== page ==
Daily Archives: 2016-01-13 10:08:57 UTC

Islamic Radicals and Christian Cults: Cut from the Same Cloth

radicalIslamRising
Dr. Quintan Wiktorowicz works with CEOs and senior leaders to leverage high impact outreach and engagement, partnerships, and innovation to create opportunities and manage risk. He is an internationally recognized author and expert on national security engagement and counter-terrorism and served in two senior positions at the White House, where he led efforts to advance national security partnerships and innovation at home and abroad. Prior to joining the White House, Dr. Wiktorowicz developed ground breaking counter-radicalization initiatives for the Intelligence Community and the Department of State. Before his government service, he was a social movement theorist and one of America’s leading academics on the Muslim World.
Extract from The Huffington Post biography

Over my end of year break as I was catching up with Quintan Wiktorowicz’s Radical Islam Rising: Muslim Extremism in the West(2005) I was somewhat amazed at the extent to which my own personal experiences as a member of a Christian cult many years ago overlapped with what I was reading about the factors that lead people into extremist Islamic movements.

Wiktorowicz’s case study was the British based and now banned Al-Muhajiroun (= “The Emigrants”). My own experience was with the Worldwide Church of God and has since been further informed through a wide reading about other religious cults, the comparable experiences of others and some of the research into why people join them, why they remain and why they leave.

Similarity #1

On page 47 Wiktoriwicz has a section headed REQUIREMENTS FOR THE COMMITTED ACTIVIST. It begins (with my own bolding):

Al-Muhajiroun activists participate in a dizzying array of required weekly activities, and the tempo of activism is fast-paced, demanding, and relentless. Activists commit to an assortment of lessons, public outreach programs, protests, and countless movement-sponsored events, all of which consume tremendous amounts of time, energy, and resources. They center their lives around the movement and in the process frequently sacrifice work, friends, family, and leisure time. To put it simply, al-Muhajiroun participation is an intense experience.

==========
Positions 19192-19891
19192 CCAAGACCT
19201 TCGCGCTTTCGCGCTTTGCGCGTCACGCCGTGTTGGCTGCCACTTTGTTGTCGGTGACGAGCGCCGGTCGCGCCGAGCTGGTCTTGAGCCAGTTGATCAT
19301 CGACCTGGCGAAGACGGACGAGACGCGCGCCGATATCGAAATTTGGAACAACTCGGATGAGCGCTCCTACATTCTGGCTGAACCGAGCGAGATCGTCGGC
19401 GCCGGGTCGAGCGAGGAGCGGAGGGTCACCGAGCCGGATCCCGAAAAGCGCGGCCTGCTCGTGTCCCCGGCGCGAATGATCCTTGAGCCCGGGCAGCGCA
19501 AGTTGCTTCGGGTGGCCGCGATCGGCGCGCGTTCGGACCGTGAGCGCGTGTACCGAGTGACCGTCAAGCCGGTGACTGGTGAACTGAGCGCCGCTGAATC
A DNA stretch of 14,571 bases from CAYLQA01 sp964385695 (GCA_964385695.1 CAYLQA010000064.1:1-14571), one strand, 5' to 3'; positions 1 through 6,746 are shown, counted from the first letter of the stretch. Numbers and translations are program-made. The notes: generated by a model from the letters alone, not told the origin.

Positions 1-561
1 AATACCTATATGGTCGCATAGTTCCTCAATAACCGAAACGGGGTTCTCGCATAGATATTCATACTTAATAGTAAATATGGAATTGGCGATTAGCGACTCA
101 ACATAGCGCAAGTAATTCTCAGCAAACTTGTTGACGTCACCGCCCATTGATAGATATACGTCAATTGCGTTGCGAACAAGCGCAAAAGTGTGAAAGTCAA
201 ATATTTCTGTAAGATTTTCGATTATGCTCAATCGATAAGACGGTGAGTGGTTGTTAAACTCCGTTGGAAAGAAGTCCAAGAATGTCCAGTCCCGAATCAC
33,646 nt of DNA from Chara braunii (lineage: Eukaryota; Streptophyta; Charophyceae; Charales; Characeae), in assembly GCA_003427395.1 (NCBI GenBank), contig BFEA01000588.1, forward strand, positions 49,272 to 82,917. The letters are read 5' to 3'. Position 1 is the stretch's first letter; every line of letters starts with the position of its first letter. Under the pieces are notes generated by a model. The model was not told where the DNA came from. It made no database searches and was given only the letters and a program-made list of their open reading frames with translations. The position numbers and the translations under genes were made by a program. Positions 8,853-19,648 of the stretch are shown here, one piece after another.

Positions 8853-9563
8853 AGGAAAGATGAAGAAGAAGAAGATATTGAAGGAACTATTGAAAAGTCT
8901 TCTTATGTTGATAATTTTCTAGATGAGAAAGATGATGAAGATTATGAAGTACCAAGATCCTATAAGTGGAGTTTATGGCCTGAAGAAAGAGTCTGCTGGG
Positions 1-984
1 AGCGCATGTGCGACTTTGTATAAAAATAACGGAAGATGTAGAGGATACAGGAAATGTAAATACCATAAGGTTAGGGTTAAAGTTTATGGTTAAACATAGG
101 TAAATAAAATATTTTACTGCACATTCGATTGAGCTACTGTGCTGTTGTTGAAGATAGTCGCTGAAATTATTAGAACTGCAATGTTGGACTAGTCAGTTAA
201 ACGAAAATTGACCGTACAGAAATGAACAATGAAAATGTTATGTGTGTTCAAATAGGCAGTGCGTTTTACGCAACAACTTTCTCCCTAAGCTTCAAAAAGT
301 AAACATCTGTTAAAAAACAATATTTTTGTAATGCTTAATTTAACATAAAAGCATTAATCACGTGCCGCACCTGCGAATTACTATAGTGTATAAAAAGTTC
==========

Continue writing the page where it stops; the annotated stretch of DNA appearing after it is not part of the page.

Wiktorowicz, Quintan; Wiktorowicz, Quintan (2005-07-21). Radical Islam Rising: Muslim Extremism in the West (p. 47). Rowman & Littlefield Publishers. Kindle Edition.

Oh yes! That is very much a mirror of what one finds among religious cults. Mid-week evening Bible Study meetings (the family, children included, generally expected to attend); all day sabbath services and related activities; day of preparations work to be sure everything is in place for the sabbath “rest”; daily minimum of half hour prayer and half hour personal bible study — but with the constant message that the servant who does only the minimum expected is an “unprofitable servant” destined to be “cast out” in the final judgment; active participation in other social events and promoting of “the work” — e.g. letter box drops, maintaining stalls, local fund-raising; volunteering to work at youth camps; setting aside (in Australia) two tenths of one’s gross income for donations to “the work” and compulsory holy day festival attendance in addition to “voluntary offerings”, and twice in seven years setting aside a third tenth of one’s gross income ostensibly for “the poor”. Two magazines and a lengthy co-worker letter were produced monthly and were required reading. Other self-improvement activities were constantly promulgated: a regular speaking club for men; fitness and diet schedules; dress codes; correct habits of speech; the requirement to keep up to date with current news.

The Church or “Work” is one’s whole life. Birthdays, Christmas holidays, Easter, — these were all shunned as “pagan” so one necessarily withdrew from family and former friends. If sabbath and holy day festivals clashed with job requirements then so much the worse for the job.

The details of what keeps members busy and committed varies from cult to cult, but the effect is the same. Such a routine functions to immerse the member in the thought-world of the organisation. There is no time for serious, independent reflection.

Religious training lies at the core of activism: committed activists must master religious doctrine and movement ideology so that they can effectively promote al-Muhajiroun’s ideological vision of an Islamic state and society. To ensure that they are intellectually equipped with “proper” (i.e., movement) religious beliefs, formal members are required to attend a two-hour study session held by the local halaqah (circle) every week. Attendance is mandatory, unless the individual cannot make it because of travel constraints, a sick family member, or an emergency. In each country where al-Muhajiroun is active, the country leader may excuse absences for additional reasons deemed acceptable under Islamic law.

Wiktorowicz, Quintan; Wiktorowicz, Quintan (2005-07-21). Radical Islam Rising: Muslim Extremism in the West (p. 47). Rowman & Littlefield Publishers. Kindle Edition.

Reminds me of our mandatory two-hour weekly Bible Study sessions. Members who regularly absented themselves from weekly Sabbath services and also failed to have a good reason for skipping mid-weekly Bible Studies were noted (a few trusted members were assigned the surreptitious maintenance of attendance sheets) — and paid a visit by the ministry. read more »